MMA was around for years. Many Korean, Japanese and Okinawan arts discovered a lack of techniques involved with their style. This was especially true when they observed Kung Fu. So they would film Kung Fu practitioners at tournament or watch the moves and weapons and try to imitate, change or add to their styles. There is nothing wrong with this. However, the techniques that they were trying to add might not be compatible with their style or method of training. That then makes these techniques less effective.
They also started making up techniques for competitions. Again, losing the actual style’s overall flavor and effectiveness. Eventually, because so many of the “Karate” schools were doing this, it became known as MMA… and eventually morphed into just a sport.
Unless you’re attracted to this type of competition, I personally would recommend finding a system or method as listed above to perfect and work toward a goal. That way you have something tangible and a method that has been tried and perfected over hundreds of years.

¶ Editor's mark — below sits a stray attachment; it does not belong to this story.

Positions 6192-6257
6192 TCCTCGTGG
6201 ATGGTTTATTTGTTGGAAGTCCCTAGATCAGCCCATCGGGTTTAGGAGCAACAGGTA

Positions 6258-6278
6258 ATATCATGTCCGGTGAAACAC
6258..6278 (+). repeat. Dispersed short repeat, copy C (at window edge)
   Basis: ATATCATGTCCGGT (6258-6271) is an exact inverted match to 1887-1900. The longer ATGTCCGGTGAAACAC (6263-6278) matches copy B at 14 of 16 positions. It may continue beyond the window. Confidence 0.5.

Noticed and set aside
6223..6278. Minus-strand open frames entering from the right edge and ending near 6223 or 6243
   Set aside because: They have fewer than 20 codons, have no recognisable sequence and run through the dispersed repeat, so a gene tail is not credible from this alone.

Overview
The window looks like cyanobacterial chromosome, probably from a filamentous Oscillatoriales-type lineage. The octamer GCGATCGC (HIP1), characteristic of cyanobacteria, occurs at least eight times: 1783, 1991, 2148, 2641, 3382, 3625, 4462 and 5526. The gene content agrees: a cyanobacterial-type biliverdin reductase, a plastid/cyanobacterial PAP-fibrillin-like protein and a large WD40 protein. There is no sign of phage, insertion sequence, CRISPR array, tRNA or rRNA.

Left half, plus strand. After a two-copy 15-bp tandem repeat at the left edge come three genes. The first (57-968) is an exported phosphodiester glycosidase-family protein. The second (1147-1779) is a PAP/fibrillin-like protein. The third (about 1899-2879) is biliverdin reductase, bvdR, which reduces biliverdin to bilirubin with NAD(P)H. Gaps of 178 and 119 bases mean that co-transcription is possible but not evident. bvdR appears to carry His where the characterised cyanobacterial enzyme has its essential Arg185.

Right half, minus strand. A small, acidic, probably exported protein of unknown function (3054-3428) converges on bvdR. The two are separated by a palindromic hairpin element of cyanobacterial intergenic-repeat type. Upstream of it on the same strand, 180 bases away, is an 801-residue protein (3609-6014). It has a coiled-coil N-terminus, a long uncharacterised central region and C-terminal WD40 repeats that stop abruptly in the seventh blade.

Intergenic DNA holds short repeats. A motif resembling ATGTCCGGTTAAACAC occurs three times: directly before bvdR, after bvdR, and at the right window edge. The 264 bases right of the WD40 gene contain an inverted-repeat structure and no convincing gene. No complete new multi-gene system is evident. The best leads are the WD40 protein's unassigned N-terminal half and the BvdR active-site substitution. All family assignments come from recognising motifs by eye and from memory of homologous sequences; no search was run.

Tip 5 – Types of Schools
Now you would think that once you understand some of the different methods or styles of martial arts, that you would have a good understanding of what type of school you might want to look for based on the above criteria. However, now you must decide what your overall goal is and which schools might meet that criteria.
System or Style Schools
These schools stick with their traditions and methods. Very little has changed over the years and they usually have a hierarchy of teachers and students from a Grandmaster down to the White belts. They preserve the method of the techniques and teach you how to use their method.
These schools have a traditional outlook. They have rituals that they follow from ancient traditions such as bowing, terminology, testing, routines (choreographed movements), weapons, and a progressive ranking system.
These type of schools usually do not teach a cohesive system and are mostly geared toward just self-defense. However, there are several different types of self-defense: tradition based or systematic based on the type of attacks.
Tradition based methods are harder to learn and perfect and many times they do not cover specific attacks. Many of these types of schools use a Kata (series of moves from their tradition) to teach self-defense. This is usually based on other people attacking you using the same system or style.